A recent study from the Los Angeles Community Land Trust Program — a $14 million pilot programme launched two years ago with the backing of the Los Angeles County Board of Supervisors — demonstrates the effectiveness of community ownership techniques. The unique cooperation investigates the Community Land Trust (CLT) model to solve long-term housing affordability issues and systematic racial inequalities for immigrant, working class, and communities of colour. It also seeks to reverse the trend of past relocation and disinvestment in these neighbourhoods, which has accelerated since the outbreak’s onset.
A Community Land Trust is a non-profit organisation that ensures land management by the community.
The independent report, commissioned by Liberty Hill Foundation with support from the California Endowment, examines the implementation of this acquisition and rehabilitation programme and argues that CLTs can be an important alternative to traditional affordable housing in addressing the housing and homelessness crisis.
“As the pandemic exposed more vulnerable Angelenos to relocation, a coalition of activists, governmental agencies, community-based groups, and community land trusts (CLTs) united in a manner never before seen,” stated Hilda L. Solis, First District Los Angeles County Supervisor. And we took use of this chance to create a new, forward-thinking model of affordable housing preservation in the area that may serve as a template for other towns.
Five established Community Land Trusts that make up the Los Angeles Community Land Trust Coalition were able to buy, restore, and maintain tax-defaulted properties for long-term affordable housing thanks to the pilot programme.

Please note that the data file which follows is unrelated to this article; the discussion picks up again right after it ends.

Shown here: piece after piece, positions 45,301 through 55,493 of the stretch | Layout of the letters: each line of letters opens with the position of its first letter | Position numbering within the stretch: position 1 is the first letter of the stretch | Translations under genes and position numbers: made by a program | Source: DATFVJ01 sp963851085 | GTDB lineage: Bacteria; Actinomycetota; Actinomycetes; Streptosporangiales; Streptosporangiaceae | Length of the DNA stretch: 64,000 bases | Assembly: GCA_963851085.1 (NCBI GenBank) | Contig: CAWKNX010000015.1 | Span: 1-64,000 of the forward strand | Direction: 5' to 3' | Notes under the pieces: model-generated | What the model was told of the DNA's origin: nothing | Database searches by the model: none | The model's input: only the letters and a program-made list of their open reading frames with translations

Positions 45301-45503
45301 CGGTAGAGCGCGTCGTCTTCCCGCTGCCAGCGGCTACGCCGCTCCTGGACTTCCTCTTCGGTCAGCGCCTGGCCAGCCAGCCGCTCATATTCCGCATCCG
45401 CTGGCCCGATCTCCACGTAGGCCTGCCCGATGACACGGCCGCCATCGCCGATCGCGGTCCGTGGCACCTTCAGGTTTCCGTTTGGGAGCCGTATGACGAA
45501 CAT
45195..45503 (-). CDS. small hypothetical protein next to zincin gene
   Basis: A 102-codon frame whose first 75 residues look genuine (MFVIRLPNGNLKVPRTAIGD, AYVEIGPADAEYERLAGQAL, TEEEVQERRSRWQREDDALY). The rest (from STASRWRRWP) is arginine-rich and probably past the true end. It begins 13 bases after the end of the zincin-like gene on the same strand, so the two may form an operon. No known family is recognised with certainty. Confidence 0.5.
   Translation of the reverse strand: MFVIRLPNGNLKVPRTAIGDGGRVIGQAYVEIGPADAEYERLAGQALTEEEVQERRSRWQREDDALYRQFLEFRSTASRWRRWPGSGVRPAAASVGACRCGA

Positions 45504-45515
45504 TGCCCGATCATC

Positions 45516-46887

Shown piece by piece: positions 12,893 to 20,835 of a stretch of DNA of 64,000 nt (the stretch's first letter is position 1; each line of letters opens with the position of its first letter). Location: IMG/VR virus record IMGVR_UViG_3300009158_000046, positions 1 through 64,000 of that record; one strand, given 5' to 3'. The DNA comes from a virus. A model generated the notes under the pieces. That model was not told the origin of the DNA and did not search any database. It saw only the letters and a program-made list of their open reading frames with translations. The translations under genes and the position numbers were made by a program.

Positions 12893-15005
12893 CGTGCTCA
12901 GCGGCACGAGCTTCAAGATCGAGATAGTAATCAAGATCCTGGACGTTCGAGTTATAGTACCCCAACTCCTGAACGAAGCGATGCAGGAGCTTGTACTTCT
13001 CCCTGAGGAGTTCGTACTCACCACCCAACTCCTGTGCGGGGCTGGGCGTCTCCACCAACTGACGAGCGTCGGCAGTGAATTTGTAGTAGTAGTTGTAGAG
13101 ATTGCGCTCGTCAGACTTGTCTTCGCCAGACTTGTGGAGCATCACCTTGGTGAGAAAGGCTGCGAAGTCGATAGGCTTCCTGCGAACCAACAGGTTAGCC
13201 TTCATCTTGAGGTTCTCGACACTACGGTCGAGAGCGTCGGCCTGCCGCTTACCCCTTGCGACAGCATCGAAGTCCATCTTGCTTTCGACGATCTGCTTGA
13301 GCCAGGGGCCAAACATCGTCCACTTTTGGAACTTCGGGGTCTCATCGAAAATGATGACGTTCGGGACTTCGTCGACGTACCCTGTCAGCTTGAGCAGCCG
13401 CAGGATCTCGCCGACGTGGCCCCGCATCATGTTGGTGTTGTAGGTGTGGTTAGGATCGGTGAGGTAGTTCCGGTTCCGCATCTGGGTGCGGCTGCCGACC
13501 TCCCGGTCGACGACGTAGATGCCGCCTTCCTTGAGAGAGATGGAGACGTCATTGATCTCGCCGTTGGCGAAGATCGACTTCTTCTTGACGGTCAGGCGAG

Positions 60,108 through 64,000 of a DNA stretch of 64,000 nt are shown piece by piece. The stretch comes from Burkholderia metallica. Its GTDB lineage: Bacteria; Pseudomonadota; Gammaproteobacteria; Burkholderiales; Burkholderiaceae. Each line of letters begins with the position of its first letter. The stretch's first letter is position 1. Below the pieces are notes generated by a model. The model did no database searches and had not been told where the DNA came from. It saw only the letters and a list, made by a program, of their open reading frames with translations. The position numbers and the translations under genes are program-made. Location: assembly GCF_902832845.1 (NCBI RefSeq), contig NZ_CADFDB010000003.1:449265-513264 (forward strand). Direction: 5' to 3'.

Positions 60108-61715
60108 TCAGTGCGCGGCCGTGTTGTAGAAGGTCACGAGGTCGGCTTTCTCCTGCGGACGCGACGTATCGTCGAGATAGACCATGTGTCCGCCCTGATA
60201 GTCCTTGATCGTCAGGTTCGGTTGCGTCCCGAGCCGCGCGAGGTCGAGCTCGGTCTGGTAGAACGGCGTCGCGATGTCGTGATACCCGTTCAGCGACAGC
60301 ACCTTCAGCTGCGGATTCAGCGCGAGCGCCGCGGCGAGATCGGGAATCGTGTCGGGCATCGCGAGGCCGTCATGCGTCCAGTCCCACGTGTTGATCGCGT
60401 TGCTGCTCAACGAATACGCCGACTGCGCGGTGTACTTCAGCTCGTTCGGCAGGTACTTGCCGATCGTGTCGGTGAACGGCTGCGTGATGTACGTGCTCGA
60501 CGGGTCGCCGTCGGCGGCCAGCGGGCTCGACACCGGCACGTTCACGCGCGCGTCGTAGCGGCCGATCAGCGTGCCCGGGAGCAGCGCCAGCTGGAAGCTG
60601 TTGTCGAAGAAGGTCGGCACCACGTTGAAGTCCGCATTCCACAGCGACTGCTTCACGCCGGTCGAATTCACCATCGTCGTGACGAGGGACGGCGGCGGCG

The original county investment helped protect eight multifamily buildings with a total of 43 residential units throughout all five supervisory districts, allowing 110 people to dwell in stable, affordable housing. The initiative was subsequently extended to obtain unsubsidized multifamily accommodation for tenants at danger of eviction and homelessness as a result of the COVID-19 pandemic’s economic repercussions. Currently, 95 percent of the apartments are inhabited by Black, Indigenous, and people of colour families.
Among the primary conclusions of the study is a proposal that the Community Land Trust model become a permanent programme across the City and County, with increased public and private financing to assist the purchase and restoration of additional small-scale, at-risk multifamily buildings. In addition, the report recommends a number of other supportive measures that can be taken to streamline the process and expand the pool of property acquisition opportunities, such as investing in additional legal, real estate, and technical expertise, increasing philanthropic and public investment in CLTs, and pursuing alternative approaches to decommodify housing.
“Measure ULA is a once-in-a-generation chance to support vital, innovative housing policy,” said Shane Murphy Goldsmith, president and chief executive officer of Liberty Hill Foundation. “This research highlights how crucial it is to adopt this bill so we can continue financing initiatives like the CLTs in this report that see housing as a human right rather than a market commodity and allow communities to organise and develop power around their own solutions.”